According to Beltran Hael in his affidavit, the order of dismissal was read by my Clerk of Court right after the termination of the preliminary investigation in his presence, and in the presence of his mother Rita Hael, Gloria Hael, the offended party, and many others. This is a downright lie because the Order of Dismissal in this case was prepared and promulgated many days after the termination of the preliminary investigation. When the Order of dismissal was, however, promulgated and read to the accused, only the latter and about 10 other persons were present, and definitely the complainant, her mother Rita, and the affiant Beltran Hael were not among the crowd during said promulgation. Since the accused does not know English, I had to translate in Bicol the Order of dismissal which necessarily and unavoidably contained words about sexual intercourse, but not in the vulgar manner as portrayed by affiant Beltran Hael. It would not be amiss to say that his affidavit was motivated by ill-motive because of the dismissal of his sister's case.

I also vehemently deny the accusation that I allegedly enjoy very much using vulgar words whenever solemnizing marriages. It is true, whenever I solemnize marriage, in lecture to the newly weds, I have to touch on sex for two purposes. First, concerning family planning. In family planning I use to talk on vasectomy with an explanation that vasectomy, per authorities, does not affect the sexual desire and performance of the husband and, therefore, at the proper time, he should not be afraid to submit to such operation; Second, to forewarn the couple on the common cause of marital failure, which is sexual maladjustment. Naturally, on discussing sexual maladjustment, one cannot avoid discussing sex. I believe this is one of the important duties of a solemnizing officer . . . to preserve matrimony or marital relations.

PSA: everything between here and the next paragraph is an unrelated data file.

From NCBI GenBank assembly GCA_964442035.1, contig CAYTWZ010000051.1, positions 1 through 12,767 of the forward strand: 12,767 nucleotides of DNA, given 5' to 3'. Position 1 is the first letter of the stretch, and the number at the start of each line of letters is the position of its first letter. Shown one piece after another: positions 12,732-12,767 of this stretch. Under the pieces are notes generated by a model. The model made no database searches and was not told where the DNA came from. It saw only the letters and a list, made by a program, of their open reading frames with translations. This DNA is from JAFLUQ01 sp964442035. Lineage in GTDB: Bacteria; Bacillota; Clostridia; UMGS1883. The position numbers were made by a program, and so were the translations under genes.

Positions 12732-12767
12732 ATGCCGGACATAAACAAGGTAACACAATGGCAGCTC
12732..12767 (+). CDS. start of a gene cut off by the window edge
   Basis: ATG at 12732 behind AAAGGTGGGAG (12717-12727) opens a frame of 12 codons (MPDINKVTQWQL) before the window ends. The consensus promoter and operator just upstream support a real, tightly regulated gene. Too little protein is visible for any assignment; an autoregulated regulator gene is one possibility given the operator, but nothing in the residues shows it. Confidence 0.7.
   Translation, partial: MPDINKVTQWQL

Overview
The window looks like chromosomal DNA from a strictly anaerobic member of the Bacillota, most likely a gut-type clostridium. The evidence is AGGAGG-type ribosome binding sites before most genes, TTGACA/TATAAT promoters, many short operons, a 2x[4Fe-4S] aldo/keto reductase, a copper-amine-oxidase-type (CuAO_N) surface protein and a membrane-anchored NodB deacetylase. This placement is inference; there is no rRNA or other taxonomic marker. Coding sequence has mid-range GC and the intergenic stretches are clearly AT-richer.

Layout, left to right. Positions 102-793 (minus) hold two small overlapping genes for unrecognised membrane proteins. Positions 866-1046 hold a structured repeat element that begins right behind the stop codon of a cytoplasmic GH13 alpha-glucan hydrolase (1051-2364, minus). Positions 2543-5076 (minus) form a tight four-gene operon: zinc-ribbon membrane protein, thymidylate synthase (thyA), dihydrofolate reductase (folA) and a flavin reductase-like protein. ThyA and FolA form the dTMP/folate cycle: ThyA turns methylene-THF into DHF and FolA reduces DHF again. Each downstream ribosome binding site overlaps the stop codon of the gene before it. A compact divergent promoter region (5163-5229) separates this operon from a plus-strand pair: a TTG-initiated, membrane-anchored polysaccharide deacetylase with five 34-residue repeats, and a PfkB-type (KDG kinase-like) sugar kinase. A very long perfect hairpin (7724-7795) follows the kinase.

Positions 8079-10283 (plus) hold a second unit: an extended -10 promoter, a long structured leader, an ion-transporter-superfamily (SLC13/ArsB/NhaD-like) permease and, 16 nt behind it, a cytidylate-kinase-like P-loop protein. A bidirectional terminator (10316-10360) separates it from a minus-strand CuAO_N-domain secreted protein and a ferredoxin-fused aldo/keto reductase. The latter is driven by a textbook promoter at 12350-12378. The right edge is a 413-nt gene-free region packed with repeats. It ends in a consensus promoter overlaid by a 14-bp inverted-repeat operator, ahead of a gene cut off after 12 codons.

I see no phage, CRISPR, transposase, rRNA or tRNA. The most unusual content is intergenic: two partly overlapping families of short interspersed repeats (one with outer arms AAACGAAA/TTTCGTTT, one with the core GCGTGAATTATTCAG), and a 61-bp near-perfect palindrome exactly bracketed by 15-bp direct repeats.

I am not sure what flag ceremonies are referred to in the charge, but I surmise that probably flag-raising ceremonies being attended by some Municipal Officials and employees. Once in a while I attend this Monday morning flag ceremony. I submit, however, that attendance in this flag ceremony is optional on the part of the officials and employees as since my assumption to office last February, 1975, I have never received any official communication requiring compulsory attendance thereat.

In truth and in fact, not one of these barangay captains, even those residing in the poblacion of Magallanes, attend said ceremonies.

In the main, I daresay that these charges are instigated and authored by the Municipal Mayor of Magallanes and Barangay Captain Wilmor R. Hadap.